Ruling on credit cards offers more peace of mind
Q: I UNDERSTAND that I get a degree of protection by using my credit card for purchases, but what sort of protection exists when I make purchases abroad? Do the same rules apply? How do I go about claiming money back if I don't receive a product or a service from a company in another country?
Ian Stirling, Dundee
A: BRITISH consumers will continue to be protected when buying goods overseas with their credit cards following a recent ruling by the House of Lords.
The ruling confirms that section 75 of the Consumer Credit Act 1974 applies to overseas as well as domestic transactions, bringing to an end a legal process initiated by the Office of Fair Trading (OFT) in 2004.
The Lords' ruling rejects an appeal by high street banks against a similar judgment by the Court of Appeal and confirms credit card issuers are individually and also jointly liable with suppliers if a consumer has a valid claim against the supplier for misrepresentation or breach of contract.
This applies to overseas purchases where the price is above 100 but no more than 30,000.
As a result, cardholders are able to make a claim against the credit card issuer as well as, or instead of, the supplier.
Section 75 covers foreign transactions, including where:
• a consumer uses a UK credit card to buy goods or services while abroad
• a consumer orders goods or services from a foreign supplier while abroad for delivery into the UK
• a consumer in the UK buys goods or services from overseas by telephone, mail order or over the internet which are delivered to a UK address
• there are face-to-face pre-contract dealings with a foreign supplier temporarily in the UK, or with a UK agent of a foreign supplier, but the contract is not completed in the UK.
John Fingleton, the chief executive of the OFT, said: "The application of Section 75 to overseas credit card purchases has long been uncertain, which is unsatisfactory for UK consumers.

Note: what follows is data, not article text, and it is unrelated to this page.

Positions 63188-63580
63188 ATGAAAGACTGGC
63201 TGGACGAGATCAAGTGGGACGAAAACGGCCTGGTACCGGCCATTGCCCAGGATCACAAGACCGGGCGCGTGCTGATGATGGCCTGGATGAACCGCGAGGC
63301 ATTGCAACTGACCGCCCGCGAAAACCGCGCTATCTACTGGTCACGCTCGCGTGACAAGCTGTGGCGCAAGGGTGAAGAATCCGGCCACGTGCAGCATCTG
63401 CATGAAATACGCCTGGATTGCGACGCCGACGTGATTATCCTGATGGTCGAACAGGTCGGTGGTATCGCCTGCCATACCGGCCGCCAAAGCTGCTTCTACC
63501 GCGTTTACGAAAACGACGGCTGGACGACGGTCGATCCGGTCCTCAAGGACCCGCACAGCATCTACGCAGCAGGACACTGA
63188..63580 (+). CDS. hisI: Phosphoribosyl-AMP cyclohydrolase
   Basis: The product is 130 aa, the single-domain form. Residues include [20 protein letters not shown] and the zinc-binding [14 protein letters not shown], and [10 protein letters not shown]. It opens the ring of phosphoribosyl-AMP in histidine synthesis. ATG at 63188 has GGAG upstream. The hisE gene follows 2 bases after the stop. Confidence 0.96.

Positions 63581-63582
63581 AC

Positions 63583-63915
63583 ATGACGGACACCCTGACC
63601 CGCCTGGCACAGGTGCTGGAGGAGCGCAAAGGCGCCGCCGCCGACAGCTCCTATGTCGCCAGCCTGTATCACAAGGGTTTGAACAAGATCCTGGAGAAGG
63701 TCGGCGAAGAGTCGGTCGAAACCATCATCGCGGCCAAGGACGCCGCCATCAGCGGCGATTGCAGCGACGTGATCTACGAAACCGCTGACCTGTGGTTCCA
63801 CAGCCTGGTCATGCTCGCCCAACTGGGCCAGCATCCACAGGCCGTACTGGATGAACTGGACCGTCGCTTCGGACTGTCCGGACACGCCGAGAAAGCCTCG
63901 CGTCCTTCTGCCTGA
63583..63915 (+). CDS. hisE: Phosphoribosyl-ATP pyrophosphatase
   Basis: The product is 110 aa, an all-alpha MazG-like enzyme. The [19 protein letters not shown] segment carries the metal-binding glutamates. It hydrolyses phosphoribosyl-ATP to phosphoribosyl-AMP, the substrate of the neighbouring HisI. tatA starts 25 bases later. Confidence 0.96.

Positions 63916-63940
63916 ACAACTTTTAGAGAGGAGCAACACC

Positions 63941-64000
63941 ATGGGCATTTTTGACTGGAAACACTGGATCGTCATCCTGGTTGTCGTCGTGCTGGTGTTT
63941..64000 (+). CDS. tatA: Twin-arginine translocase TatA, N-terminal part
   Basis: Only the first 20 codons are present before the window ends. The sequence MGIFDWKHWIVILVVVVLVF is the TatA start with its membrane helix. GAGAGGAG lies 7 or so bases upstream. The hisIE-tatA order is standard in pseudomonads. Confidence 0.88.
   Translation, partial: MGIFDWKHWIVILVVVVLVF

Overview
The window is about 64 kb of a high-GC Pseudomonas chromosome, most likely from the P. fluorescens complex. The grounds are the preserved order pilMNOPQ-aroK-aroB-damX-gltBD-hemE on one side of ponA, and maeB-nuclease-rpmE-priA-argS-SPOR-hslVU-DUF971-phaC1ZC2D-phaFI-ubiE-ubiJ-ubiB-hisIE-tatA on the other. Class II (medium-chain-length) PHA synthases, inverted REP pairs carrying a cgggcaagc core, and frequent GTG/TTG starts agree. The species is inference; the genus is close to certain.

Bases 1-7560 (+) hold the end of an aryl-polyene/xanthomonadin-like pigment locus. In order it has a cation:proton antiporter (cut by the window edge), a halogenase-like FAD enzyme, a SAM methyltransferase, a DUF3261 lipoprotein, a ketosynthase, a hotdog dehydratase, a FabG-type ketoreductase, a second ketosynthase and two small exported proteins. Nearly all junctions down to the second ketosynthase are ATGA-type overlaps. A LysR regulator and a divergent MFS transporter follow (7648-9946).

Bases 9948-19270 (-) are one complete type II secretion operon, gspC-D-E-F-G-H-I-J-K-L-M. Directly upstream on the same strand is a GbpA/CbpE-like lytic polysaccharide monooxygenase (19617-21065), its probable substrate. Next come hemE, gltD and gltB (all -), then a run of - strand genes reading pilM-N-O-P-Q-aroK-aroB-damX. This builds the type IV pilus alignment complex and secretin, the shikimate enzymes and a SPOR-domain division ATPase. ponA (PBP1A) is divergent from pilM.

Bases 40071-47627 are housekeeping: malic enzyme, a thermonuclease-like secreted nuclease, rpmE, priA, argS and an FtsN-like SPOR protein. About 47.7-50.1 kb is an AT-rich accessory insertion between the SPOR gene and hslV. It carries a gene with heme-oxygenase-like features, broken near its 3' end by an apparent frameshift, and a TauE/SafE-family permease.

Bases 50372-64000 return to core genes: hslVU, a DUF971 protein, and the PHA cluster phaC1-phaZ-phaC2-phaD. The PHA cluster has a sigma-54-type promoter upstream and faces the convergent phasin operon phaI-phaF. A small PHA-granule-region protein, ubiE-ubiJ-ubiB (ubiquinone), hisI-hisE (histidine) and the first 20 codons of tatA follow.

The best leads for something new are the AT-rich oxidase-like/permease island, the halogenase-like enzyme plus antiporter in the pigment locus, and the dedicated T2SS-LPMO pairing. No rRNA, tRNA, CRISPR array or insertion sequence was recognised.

"We are pleased that the House of Lords has resolved the issue, and particularly happy that it has been resolved in a way that gives greater protection to consumers."
The consumer protection afforded by Section 75 allows for the possibility of money that seemed lost on a credit card purchase being claimed back. If you pay by credit card, you can claim your money back from the credit card company if the seller fails to honour the contract, if the item is faulty, if the seller wrongly describes it or if the supplier goes out of business.
You do not have to attempt to claim your money back from the seller first - the credit card company is individually liable.
If you are buying an item costing more than 100 and you are asked for a deposit, consider paying the deposit by credit card.
You are not covered by section 75 if you use a debit or charge card.
If using your credit card abroad, you will need to work out whether the purchase price amounts to more than the sterling equivalent of 100 and less than 30,000.
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